THERE is a row about a development at Fishmore Quarry in Ludlow.

A councillor says that the homes are needed but that the destruction of trees and environmental damage is not.

He says that promises of replanting are not good enough as it can take years and decades for trees to grow and mature.

Furthermore, the councillor says that it is an example of where too often bricks and mortar are given priority over protecting the environment.

“One of Ludlow’s richest areas of biodiversity has been bulldozed,” said Andy Boddington, Shropshire councillor for Ludlow North.

“It is far from clear whether the tree and shrub clearance is within current planning consents, though the developer insists it is,” Mr Andy Boddington.

“What is clear is that technical changes to this scheme have led to a significant loss of biodiversity. One of the biggest losses we have seen in Ludlow.

“We can’t keep allowing this. We should not have allowed it here. Biodiversity can’t be instantly replaced by scattering seeds or planting quicks and saplings. Biodiversity areas take decades to mature. We must change the way we assess planning applications to ensure this doesn’t keep happening.

“The meadow on Castle View Terrace overlooks the quarry cliff face.

“Over the last few days, we have seen the destruction of one of Ludlow’s most important urban wildlife corridors. The developer will replant but it will be many years before bugs, beasties, small mammals and all the stuff of biodiversity feel at home.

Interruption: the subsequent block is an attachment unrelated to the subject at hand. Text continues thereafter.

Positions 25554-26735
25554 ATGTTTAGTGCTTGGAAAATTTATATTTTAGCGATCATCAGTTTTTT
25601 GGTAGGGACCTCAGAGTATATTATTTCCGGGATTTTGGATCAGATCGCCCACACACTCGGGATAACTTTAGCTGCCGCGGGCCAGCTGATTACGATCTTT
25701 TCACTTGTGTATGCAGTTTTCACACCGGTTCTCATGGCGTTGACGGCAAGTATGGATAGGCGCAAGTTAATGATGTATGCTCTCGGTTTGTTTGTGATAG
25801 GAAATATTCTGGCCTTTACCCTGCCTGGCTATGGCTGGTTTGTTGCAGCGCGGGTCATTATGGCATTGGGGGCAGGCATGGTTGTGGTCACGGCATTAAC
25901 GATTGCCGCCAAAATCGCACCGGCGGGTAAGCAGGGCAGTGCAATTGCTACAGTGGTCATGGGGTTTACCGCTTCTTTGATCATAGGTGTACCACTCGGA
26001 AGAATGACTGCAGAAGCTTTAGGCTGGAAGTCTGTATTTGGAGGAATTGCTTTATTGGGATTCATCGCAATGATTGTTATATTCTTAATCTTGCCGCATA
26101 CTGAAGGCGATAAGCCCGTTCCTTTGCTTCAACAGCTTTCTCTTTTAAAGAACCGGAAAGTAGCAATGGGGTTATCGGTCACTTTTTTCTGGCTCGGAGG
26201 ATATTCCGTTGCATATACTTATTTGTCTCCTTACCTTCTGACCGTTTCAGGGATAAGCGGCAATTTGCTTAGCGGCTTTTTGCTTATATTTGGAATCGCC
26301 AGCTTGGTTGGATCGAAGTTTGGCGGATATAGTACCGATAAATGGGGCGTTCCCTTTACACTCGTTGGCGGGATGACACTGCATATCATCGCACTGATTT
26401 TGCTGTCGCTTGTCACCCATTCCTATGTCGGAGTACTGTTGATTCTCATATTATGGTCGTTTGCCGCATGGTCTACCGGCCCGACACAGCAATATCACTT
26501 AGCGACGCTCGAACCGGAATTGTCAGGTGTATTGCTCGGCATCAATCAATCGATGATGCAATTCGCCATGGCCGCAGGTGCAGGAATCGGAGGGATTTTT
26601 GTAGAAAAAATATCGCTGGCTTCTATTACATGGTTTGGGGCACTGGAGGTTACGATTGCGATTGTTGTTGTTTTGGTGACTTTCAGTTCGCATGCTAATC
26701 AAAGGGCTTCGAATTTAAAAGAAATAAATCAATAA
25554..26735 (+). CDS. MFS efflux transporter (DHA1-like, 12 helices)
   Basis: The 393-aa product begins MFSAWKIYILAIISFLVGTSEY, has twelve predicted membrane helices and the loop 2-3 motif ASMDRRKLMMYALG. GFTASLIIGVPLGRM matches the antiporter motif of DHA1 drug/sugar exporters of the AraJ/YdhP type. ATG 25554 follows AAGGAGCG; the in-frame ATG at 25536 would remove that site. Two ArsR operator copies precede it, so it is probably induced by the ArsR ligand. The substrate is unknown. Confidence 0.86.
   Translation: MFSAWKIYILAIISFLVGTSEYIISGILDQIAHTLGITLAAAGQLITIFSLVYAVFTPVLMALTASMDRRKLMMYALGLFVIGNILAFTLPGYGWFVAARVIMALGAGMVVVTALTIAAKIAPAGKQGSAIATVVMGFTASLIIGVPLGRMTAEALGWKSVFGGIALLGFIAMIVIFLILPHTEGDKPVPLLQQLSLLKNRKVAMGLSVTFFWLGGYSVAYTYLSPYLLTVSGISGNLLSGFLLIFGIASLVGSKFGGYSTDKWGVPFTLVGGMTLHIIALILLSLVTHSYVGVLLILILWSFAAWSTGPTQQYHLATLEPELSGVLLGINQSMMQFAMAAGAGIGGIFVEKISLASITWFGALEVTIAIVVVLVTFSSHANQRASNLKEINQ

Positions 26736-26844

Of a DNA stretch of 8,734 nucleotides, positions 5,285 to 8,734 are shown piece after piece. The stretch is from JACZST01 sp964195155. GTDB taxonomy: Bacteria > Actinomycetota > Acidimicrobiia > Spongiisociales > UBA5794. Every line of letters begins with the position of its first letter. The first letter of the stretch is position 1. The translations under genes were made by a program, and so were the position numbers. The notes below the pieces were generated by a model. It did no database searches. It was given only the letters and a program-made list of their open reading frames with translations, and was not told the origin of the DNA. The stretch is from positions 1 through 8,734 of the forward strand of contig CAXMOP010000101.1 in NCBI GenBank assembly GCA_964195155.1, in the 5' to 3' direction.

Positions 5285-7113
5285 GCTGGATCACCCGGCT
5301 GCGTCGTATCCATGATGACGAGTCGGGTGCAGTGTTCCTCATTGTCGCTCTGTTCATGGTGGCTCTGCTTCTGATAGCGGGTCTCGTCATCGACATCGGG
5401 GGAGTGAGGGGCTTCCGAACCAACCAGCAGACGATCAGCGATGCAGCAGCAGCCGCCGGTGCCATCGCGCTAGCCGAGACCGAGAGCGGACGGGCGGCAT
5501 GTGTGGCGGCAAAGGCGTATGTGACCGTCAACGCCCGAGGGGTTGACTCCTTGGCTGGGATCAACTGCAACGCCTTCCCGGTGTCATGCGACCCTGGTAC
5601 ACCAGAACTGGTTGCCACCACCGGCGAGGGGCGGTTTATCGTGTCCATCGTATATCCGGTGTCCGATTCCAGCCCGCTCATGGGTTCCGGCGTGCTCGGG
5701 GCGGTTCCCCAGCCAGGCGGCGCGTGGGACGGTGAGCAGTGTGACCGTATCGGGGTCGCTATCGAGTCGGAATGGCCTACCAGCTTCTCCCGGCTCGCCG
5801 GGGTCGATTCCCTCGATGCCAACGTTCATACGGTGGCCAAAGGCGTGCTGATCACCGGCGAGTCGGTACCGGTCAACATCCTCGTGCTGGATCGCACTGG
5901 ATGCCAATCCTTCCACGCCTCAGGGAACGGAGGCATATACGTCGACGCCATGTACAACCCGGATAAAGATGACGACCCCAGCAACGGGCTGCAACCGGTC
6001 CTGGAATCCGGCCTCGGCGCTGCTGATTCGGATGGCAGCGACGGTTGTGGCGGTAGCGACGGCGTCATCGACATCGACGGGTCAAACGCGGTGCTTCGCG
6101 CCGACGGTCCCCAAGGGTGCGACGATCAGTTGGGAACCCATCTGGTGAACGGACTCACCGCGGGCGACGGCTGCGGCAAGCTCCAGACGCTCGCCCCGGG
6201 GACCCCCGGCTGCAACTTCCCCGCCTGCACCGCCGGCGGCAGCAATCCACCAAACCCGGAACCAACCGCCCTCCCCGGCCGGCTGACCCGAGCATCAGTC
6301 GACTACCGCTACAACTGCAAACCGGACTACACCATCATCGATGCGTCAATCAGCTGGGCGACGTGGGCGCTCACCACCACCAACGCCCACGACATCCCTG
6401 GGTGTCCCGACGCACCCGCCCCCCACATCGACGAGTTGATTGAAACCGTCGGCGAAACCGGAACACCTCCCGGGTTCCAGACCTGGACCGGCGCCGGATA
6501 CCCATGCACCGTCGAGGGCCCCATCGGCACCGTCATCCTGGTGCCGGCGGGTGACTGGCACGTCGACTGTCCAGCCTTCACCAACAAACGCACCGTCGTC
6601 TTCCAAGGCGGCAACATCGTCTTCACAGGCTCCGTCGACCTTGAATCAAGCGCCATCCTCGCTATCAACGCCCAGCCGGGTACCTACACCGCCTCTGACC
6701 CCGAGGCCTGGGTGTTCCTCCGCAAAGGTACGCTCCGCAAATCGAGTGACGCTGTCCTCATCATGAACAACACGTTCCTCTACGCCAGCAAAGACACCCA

“Shropshire Homes is developing the Fishmore Quarry site for a high density housing development. Our town needs the sort of housing going up there. What we don’t need is the scorched earth actions currently underway on the former quarry cliff edge.”

The councillor says that when the outline planning application was lodged in 2016 there was no indication that in would involve: ‘the brutal clearance of most of the quarry face.’

Mr Boddington said that there have been a catalogue of changes relating to the application and it has become confusing. “Significant changes have been made to this development,” said Mr Boddington.

“I have concerns that planning officers did not always recognise the implications of what was being proposed for the extensive biodiversity that was once on the quarry face.”

“And therein lies a major problem. Biodiversity and landscape protection are nearly always second place to bricks, mortar and tarmac in planning considerations. Too often that means that biodiversity and environmental protection is below the radar.

“We urgently need a major upgrade to local and national planning policies to ensure that biodiversity is one of the primary matters considered when assessing planning applications.”